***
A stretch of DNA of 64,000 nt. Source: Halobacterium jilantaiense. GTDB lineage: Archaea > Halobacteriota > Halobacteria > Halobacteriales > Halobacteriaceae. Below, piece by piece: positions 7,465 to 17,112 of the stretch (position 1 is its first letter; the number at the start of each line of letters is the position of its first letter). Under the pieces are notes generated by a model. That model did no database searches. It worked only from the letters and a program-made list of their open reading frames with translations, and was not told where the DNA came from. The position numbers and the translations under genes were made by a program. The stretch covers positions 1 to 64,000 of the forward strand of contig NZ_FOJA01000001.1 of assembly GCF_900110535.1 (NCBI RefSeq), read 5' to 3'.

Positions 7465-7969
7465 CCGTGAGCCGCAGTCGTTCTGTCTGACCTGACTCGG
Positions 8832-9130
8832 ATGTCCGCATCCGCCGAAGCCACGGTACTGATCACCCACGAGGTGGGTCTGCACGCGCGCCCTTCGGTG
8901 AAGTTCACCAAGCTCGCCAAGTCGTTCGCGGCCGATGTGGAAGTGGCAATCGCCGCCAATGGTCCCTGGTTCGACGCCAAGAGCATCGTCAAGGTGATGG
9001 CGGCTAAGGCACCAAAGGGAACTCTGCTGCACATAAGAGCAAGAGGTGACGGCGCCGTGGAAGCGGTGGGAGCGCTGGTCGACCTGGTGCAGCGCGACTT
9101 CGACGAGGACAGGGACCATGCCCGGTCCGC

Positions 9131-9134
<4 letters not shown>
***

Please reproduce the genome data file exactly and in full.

A stretch of DNA of 64,000 nt. Source: Halobacterium jilantaiense. GTDB lineage: Archaea > Halobacteriota > Halobacteria > Halobacteriales > Halobacteriaceae. Below, piece by piece: positions 7,465 to 17,112 of the stretch (position 1 is its first letter; the number at the start of each line of letters is the position of its first letter). Under the pieces are notes generated by a model. That model did no database searches. It worked only from the letters and a program-made list of their open reading frames with translations, and was not told where the DNA came from. The position numbers and the translations under genes were made by a program. The stretch covers positions 1 to 64,000 of the forward strand of contig NZ_FOJA01000001.1 of assembly GCF_900110535.1 (NCBI RefSeq), read 5' to 3'.

Positions 7465-7969
7465 CCGTGAGCCGCAGTCGTTCTGTCTGACCTGACTCGG
Positions 8832-9130
8832 ATGTCCGCATCCGCCGAAGCCACGGTACTGATCACCCACGAGGTGGGTCTGCACGCGCGCCCTTCGGTG
8901 AAGTTCACCAAGCTCGCCAAGTCGTTCGCGGCCGATGTGGAAGTGGCAATCGCCGCCAATGGTCCCTGGTTCGACGCCAAGAGCATCGTCAAGGTGATGG
9001 CGGCTAAGGCACCAAAGGGAACTCTGCTGCACATAAGAGCAAGAGGTGACGGCGCCGTGGAAGCGGTGGGAGCGCTGGTCGACCTGGTGCAGCGCGACTT
9101 CGACGAGGACAGGGACCATGCCCGGTCCGC

Positions 9131-9134
<4 letters not shown>